Ancient History & Civilisation


The Climax of Greek Science


THE fifth century saw the zenith of Greek literature, the fourth the flowering of philosophy, the third the culmination of science. The kings proved more tolerant and helpful to research than the democracies. Alexander sent to the Greek cities of the Asiatic coast camel loads of Babylonian astronomical tablets, most of which were soon translated into Greek; the Ptolemies built the Museum for advanced studies, and gathered the science as well as the literature of the Mediterranean cultures into the great Library; Apollonius dedicated his Conies to Attalus I, and under the protection of Hieron II Archimedes drew his circles and reckoned the sand. The fading of frontiers and the establishment of a common language, the fluid interchange of books and ideas, the exhaustion of metaphysics and the weakening of the old theology, the rise of a secularly minded commercial class in Alexandria, Rhodes, Antioch, Pergamum, and Syracuse, the multiplication of schools, universities, observatories, and libraries, combined with wealth, industry, and royal patronage to free science from philosophy, and to encourage it in its work of enlightening, enriching, and endangering the world.

About the opening of the third century—perhaps long before it—the tools of the Greek mathematician were sharpened by the development of a simpler notation. The first nine letters of the alphabet were used for the digits, the next letter for 10, the next nine for 20, 30, etc., the next for 100, the next for 200, 300, and so forth. Fractions and ordinals were expressed by an acute accent after the letter; so, according to the context, l’ stood for one tenth or tenth; and a small l under a letter indicated the corresponding thousand. This arithmetical shorthand provided a convenient system of computation; some extant Greek papyri crowd complicated calculations, ranging from fractions to millions, into less space than similar reckonings would require in our own numerical notation.*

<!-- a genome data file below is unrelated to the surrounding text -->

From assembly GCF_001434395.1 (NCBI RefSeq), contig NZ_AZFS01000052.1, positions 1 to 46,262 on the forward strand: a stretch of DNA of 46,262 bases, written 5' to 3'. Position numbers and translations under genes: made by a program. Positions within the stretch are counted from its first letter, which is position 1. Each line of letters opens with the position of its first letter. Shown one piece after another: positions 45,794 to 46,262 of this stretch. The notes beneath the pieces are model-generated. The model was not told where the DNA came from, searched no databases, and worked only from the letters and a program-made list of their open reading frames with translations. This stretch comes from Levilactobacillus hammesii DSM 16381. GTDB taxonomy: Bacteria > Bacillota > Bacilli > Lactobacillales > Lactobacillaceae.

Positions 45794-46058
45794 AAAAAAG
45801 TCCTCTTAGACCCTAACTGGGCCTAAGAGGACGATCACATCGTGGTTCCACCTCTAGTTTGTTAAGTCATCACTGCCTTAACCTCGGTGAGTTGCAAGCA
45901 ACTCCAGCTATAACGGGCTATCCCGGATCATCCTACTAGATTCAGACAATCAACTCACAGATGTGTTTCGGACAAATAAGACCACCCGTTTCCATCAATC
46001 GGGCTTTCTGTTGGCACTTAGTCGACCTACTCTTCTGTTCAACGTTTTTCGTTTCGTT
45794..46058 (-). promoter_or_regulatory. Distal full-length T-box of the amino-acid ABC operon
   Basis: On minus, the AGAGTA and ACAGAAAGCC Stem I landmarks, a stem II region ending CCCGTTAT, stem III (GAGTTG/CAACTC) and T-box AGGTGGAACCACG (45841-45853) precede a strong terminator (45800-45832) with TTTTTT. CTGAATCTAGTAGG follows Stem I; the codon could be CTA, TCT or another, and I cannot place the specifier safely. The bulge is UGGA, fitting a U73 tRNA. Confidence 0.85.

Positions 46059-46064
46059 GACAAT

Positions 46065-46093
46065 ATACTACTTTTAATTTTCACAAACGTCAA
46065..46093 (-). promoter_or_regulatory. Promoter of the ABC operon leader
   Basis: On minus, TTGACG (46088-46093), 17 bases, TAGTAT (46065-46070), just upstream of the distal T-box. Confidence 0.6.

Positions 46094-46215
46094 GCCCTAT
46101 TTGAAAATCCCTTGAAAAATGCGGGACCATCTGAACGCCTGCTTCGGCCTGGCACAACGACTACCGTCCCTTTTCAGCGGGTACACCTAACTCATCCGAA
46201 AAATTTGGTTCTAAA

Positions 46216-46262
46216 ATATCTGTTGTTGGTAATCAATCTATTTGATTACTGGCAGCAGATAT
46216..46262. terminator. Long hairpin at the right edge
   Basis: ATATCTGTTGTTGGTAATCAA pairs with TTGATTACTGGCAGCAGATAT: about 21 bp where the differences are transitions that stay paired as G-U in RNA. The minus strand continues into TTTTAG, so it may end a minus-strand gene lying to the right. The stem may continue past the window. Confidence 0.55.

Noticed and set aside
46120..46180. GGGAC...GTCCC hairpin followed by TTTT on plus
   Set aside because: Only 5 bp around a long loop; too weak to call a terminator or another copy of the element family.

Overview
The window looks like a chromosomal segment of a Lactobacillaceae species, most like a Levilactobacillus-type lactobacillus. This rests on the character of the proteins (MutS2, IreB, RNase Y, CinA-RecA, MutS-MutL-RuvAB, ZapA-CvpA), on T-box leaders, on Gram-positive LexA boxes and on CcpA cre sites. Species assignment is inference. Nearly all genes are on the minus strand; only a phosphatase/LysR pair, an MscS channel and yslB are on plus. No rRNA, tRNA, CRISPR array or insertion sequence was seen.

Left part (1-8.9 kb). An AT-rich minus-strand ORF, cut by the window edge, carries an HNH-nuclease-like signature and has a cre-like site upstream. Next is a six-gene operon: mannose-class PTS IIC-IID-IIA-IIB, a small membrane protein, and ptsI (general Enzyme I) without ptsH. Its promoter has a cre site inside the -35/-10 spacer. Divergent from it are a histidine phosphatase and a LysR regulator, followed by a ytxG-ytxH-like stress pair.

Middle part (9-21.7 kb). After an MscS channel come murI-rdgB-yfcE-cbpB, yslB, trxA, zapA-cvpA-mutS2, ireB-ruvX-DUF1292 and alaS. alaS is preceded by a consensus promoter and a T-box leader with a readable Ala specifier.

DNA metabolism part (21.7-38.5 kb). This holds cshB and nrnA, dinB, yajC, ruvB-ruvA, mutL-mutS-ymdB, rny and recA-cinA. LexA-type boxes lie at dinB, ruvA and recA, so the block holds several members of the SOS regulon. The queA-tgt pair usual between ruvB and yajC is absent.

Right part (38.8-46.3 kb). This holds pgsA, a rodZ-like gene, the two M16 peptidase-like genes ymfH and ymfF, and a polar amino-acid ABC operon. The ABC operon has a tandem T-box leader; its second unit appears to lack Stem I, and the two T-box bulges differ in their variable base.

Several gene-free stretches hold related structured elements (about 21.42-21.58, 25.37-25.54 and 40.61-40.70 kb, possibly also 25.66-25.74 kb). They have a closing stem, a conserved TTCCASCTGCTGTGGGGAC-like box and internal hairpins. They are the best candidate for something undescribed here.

Nevertheless the greatest victories of Hellenistic science were in geometry. To this period belongs Euclid, whose name would for two thousand years provide geometry with a synonym. All that we know of his life is that he opened a school at Alexandria, and that his students excelled all others in their field; that he cared nothing about money, and when a pupil asked, “What shall I profit from learning geometry?” bade a slave give him an obol, “since he must make a gain out of what he learns”;1 that he was a man of great modesty and kindliness; and that when, about 300, he wrote his famous Elements, it never occurred to him to credit the various propositions to their discoverers, because he made no pretense at doing more than to bring together in logical order the geometrical knowledge of the Greeks.* He began, without preface or apology, with simple definitions, then postulates or necessary assumptions, then “common notions” or axioms. Following Plato’s injunctions, he confined himself to such figures and proofs as needed no other instruments than ruler and compasses. He adopted and perfected a method of progressive exposition and demonstration already familiar to his predecessors: proposition, diagrammatic illustration, proof, and conclusion. Despite minor flaws the total result was a mathematical architecture that rivaled the Parthenon as a symbol of the Greek mind. Actually it outlived the Parthenon as an integral form; for until our own century the Elements of Euclid constituted the accepted textbook of geometry in nearly every European university. One must go to the Bible to find a rival for it in enduring influence.

A lost work of Euclid, the Conies, summarized the studies of Menaechmus, Aristaeus, and others on the geometry of the cone. Apollonius of Perga, after years of study in Euclid’s school, took this treatise as the starting point of his own Conies, and explored in eight “books” and 387 propositions the properties of the curves generated by the intersection of a cone by a plane. To three of these curves (the fourth being the circle) he gave their lasting names—parabola, ellipse, and hyperbola. His discoveries made possible the theory of projectiles, and substantially advanced mechanics, navigation, and astronomy. His exposition was laborious and verbose, but his method was completely scientific; his work was as definitive as Euclid’s, and its seven extant books are to this day the most original classic in the literature of geometry.

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